At the grocery store, we asked for directions to a street where we might find noodle shops, and armed with that information set out. Our search took us to the center of the city, where there was a vast round-about, in the center of which was what looked like a giant flying saucer skewered by a flagpole. From there, we were able to head up to the street of noodles. There were three or four restaurants to choose from, most of which were empty or contained only one or two people; but a restaurant at the end of the street seemed relatively crowded, so we chose that one. Outside was a small group of old men who appeared to be oscillating between smoking from a large steel water pipe, and engaging in schtick with one another. Inside were a group of school girls slurping huge piles of fried noodles from a plate.

We were warmly greeted by the advance guard of old, water pipe-smoking men. They paused from smoking 50 cent packs of Chinese cigarettes through the giant metal pipe, and smiled at us. They seemed a bit shy, and we were hungry, so we politely acknowledged them and passed on toward the kitchen, from which the tempting smell of fried noodles was emanating. The smell was intoxicating. I did my best to order a couple of the same. In the meantime Scott sought out a table for us.

As we waited for our noodles to arrive, we chatted with the school girls sitting next to us. They seemed interested in practicing their English, and even more interested in blushing, giggling nervously, and pushing each other. We did our best to be amiable, and after a short while, the children departed and our noodles arrived. In my supremely bad attempts at Chinese/pantomime communications, I had failed to order the school-girl special, but had successfully  ordered two totally different dishes of cold spicy peanut noodles. The noodles were delicious and startlingly cheap, likely hand pulled in the back of the shop.

Once we had finished the noodles, we rejoined the gents outside, to chat and do bicycle schtick with them. They were very interested to hear that the Speed TRs were, in fact, made in China, and glad to hear that we enjoyed the local cold noodles. We explained that we had come from Jianshui, and they tut-tutted about city folk, while heartily congratulating us on having made it this far. When the time was ripe, we bid them farewell, and climbed back on the Speed TRs headed for Jianshui.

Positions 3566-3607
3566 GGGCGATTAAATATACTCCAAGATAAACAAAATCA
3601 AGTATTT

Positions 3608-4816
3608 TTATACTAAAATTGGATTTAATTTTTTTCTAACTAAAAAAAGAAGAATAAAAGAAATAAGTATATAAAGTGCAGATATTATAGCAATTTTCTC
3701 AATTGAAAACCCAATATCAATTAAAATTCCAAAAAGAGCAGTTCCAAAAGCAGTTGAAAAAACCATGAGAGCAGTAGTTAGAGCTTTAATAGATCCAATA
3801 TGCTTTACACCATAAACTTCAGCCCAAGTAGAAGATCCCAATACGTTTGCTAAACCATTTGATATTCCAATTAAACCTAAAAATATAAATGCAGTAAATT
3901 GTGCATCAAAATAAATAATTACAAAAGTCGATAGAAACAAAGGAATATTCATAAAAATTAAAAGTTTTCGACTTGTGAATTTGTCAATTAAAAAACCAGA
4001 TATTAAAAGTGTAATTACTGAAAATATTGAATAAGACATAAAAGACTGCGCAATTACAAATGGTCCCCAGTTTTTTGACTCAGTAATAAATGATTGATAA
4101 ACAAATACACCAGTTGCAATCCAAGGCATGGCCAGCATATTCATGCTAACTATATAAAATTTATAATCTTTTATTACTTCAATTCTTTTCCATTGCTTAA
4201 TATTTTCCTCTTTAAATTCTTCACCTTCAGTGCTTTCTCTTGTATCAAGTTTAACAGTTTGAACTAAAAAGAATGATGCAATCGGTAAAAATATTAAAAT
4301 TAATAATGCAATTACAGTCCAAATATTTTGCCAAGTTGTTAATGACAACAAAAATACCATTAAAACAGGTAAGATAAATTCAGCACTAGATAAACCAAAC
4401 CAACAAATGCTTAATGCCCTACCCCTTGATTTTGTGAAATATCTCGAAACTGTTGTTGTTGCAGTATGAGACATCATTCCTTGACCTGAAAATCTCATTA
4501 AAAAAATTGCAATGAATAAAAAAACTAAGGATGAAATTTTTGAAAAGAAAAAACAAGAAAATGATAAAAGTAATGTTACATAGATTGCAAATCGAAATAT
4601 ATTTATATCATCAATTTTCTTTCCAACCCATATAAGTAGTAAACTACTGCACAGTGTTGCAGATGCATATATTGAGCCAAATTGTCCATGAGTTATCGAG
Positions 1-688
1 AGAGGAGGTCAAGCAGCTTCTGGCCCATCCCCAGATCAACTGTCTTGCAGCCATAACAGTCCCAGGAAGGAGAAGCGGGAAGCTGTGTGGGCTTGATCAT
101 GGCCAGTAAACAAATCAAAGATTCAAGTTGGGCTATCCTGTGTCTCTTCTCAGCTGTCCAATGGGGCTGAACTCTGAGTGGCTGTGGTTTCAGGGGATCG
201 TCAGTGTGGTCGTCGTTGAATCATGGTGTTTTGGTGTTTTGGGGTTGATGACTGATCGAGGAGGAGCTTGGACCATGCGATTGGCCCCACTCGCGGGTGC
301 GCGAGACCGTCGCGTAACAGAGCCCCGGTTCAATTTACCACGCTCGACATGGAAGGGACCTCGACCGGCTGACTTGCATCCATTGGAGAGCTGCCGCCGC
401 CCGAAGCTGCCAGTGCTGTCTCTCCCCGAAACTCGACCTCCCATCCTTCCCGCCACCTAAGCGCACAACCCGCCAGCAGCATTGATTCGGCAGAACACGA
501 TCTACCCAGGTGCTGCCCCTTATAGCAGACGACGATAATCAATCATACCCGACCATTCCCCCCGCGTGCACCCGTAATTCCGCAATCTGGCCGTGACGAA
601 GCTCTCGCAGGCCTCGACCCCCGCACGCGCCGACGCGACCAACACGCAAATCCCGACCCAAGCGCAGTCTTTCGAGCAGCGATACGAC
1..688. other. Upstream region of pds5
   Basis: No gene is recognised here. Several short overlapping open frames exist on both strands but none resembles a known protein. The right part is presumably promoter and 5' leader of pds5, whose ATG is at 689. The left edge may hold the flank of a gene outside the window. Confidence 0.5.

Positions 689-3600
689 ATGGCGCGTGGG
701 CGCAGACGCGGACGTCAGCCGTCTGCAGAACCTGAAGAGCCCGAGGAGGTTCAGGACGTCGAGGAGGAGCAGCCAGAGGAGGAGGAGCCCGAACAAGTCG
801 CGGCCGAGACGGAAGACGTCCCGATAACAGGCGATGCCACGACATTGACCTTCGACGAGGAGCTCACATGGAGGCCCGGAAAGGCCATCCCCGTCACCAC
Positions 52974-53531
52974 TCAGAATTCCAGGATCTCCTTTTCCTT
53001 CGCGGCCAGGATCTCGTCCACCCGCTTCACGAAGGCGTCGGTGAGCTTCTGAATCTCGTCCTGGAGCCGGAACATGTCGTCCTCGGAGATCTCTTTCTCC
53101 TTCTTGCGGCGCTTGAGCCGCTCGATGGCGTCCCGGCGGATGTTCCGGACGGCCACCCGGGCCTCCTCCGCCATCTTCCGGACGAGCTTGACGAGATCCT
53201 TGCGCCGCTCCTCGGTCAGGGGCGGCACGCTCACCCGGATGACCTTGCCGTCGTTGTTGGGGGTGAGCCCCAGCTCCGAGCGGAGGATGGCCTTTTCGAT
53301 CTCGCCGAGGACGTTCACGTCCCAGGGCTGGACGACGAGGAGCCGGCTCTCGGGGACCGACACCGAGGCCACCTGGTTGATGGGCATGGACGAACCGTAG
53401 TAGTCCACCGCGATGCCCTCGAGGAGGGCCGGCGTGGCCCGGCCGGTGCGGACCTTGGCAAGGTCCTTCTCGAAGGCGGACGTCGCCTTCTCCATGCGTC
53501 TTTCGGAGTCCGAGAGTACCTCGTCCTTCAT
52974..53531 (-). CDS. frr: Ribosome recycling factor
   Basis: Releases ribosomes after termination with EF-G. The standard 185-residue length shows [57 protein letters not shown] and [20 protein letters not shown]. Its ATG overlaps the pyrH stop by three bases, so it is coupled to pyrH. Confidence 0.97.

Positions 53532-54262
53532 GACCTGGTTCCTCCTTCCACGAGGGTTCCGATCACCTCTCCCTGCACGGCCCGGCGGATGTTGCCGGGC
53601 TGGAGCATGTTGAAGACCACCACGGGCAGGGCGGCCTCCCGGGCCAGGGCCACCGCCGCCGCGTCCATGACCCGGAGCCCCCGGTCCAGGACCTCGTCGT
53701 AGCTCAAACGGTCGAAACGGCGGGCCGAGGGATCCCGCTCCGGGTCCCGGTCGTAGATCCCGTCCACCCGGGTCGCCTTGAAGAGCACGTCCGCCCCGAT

The ride back was glorious. It was hard and fast, with some very good stretches of long downhill, followed by gnarly climbs. The sun was sinking low and the dry heat of the day was quickly being replaced by the comfortable temperatures of evening in the desert. We encountered a bit of traffic again in the same stretch of road we had on the way out, just before the street of the stonemasons. It was less thick, though, and we were able to take advantage of the small size of our steeds and weave through the traffic, passing hundreds of cars, and capitalizing on the breaks in traffic made by motorcycles. Soon we were through the worst of it, and climbing back up into the city.

We crested the highest point in Jianshui just as the sun was setting. I paused at the top to wait for Scott and watched as a dog that had just killed a chicken walked by with the corpse in its teeth, leaving a trail of blood drips on the pavement. Just then Scott arrived.

There was only one question: where to feast? And the answer seemed pretty straightforward. So we coasted downhill toward the same restaurant where we had eaten the night before. Our friend was thrilled to see us. Once we ventured with him over to the cooler where all the ingredients were on display, he insisted that we get four dishes rather than our usual three. This we were happy to do, since after such an incredible wheel, we were starving. And at the end, the bill was a fraction even of what it had been the night before. We tried our best to pay him more money but he became offended and gruffly refused us.

Once again, as new customers came in, he would show us off as his two American friends who were so Chinese. It felt great to be such a VIP.

We parted with warm regards, and headed back to the hotel for some much deserved sleep.


  1. laura | July 7th, 2010 | 1:00 am

    FANTASTIC and well done! that noodle dish looks absolutely delicious, pls see if you can get the recipe or remember the ingredients.

  2. Mark/Dad | July 11th, 2010 | 4:46 pm

    Many nice photos! And now we know the cost of chlorinated water in China is about 33 cents.

  3. Woody | July 11th, 2010 | 5:27 pm

    @ Mark/Dad

    Do you mean bottled water? If so, totally agreed. If not, where do you get the information for that calculation?

  4. रश्मि शर्मा | January 25th, 2011 | 11:36 pm

    फोटोग्राफ्स शानदार हैं खास कर खाने वालें चिजों की… देख कर ही मुंह में पानी आ गया काश आपने इसकी रेसिपी भी सीखा होता